After the American Health Care Act died in March, the House of Representatives voted to pass a revised bill Thursday.
Despite facing a slim margin of error, Republicans in the House were successful Thursday in passing a new healthcare bill that would effectively repeal portions of Obamacare, Politico reports. The bill passed after a 217–213 vote and will head to the Senate next.
The first version of the American Health Care Act, also known as “Trumpcare,” crashed and burned in March after it was pulled last minute before a scheduled vote. Lawmakers then finagled a few changes to update the bill and try to appeal to more Republicans who had issues with the original version. By Thursday morning, Majority Leader Kevin McCarthy confirmed that Republicans would have enough votes to push the bill through.
Last week, the group of hardline House conservatives, known as the Freedom Caucus, decided to launch its support behind the bill thanks to a new amendment that would allow states to opt out of certain benefit requirements, like coverage for maternity care and preventative visits. Fred Upton and Billy Long, two moderate Republican representatives, decided to support the bill after securing an extra $8 billion to help cover people with preexisting conditions. It also would defund Planned Parenthood and would allow insurers to charge older people five times as much as younger people.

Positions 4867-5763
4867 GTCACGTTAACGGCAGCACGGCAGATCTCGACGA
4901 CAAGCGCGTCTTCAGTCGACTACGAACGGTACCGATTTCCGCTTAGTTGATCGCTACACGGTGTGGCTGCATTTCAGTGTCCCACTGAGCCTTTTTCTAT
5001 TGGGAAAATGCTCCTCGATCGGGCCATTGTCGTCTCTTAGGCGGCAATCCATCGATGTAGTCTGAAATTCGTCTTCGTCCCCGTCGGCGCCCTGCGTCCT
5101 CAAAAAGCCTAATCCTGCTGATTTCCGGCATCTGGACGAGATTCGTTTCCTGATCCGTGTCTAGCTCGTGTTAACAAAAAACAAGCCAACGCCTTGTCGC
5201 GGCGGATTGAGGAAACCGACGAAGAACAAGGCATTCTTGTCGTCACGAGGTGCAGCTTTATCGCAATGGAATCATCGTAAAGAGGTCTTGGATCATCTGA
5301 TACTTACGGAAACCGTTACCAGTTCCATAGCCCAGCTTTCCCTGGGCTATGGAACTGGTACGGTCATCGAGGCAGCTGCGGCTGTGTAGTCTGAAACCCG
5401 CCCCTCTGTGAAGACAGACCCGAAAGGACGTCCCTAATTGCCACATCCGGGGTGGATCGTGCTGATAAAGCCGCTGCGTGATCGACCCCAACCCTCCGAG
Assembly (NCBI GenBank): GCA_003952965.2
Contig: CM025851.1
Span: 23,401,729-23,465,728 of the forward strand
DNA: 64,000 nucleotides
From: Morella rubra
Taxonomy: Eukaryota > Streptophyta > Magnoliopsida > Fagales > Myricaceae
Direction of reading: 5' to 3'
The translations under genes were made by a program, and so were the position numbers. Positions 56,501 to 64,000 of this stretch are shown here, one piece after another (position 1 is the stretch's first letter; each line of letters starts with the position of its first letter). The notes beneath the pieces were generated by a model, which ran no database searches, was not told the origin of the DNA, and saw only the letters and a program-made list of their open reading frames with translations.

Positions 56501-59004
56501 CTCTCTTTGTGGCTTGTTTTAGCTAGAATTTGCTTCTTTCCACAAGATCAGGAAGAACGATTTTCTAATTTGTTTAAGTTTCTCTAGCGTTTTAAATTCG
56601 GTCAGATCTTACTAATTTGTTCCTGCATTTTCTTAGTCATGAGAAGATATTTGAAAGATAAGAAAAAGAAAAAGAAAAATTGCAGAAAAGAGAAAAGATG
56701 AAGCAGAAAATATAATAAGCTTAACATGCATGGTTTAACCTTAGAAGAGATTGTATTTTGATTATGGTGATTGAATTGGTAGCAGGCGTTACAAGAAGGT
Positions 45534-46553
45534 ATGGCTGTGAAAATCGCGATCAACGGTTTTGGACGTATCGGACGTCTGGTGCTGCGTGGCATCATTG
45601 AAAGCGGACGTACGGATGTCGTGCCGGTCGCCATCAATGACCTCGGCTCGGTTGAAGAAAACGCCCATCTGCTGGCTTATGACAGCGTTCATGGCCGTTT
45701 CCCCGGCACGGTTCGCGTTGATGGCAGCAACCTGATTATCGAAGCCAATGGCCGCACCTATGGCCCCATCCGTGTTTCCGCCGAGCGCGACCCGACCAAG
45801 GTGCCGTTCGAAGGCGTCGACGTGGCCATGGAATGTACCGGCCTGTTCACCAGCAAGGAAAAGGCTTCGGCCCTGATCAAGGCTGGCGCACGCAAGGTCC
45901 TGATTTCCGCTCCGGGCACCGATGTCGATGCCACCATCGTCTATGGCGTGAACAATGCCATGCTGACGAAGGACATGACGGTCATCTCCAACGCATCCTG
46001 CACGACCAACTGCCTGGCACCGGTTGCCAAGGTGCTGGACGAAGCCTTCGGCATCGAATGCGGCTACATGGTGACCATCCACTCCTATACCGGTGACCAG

THE AMERICAN HEALTH CARE ACT, which squeaked through the House of Representatives on Thursday, is terrible for many Americans in many ways. But what’s gotten almost no attention is the horrendous effect it could have on Americans in nursing homes.
Daniel Webster, a Republican representative from the 11th Congressional District in central Florida, acknowledged this when he announced he would vote for the AHCA.
“I have been very concerned about Florida’s Medicaid-funded nursing home beds,” Webster said. “These are critical to the access some of our senior population has to our nursing homes.”
Webster explained he was only willing to vote yes because President Donald Trump, Vice President Mike Pence and the House of Representatives’ GOP leadership promised that they would find some way to deal with the potential disaster created by the bill. It will now go to the Senate, and if some version of it is passed there, will then have to be reconciled with the House bill for a final vote.
Many middle-class Americans are unaware that the huge cost of nursing home care – which in some areas can run over $100,000 a year — is not covered by Medicare. Those who need it and cannot pay for it themselves can generally receive coverage from Medicaid, though they usually must spend down all their savings first.
When all is said and done, Medicaid pays the bills for over 60 percent of nursing home residents — people who cannot care for themselves and without Medicaid would have literally nowhere to go.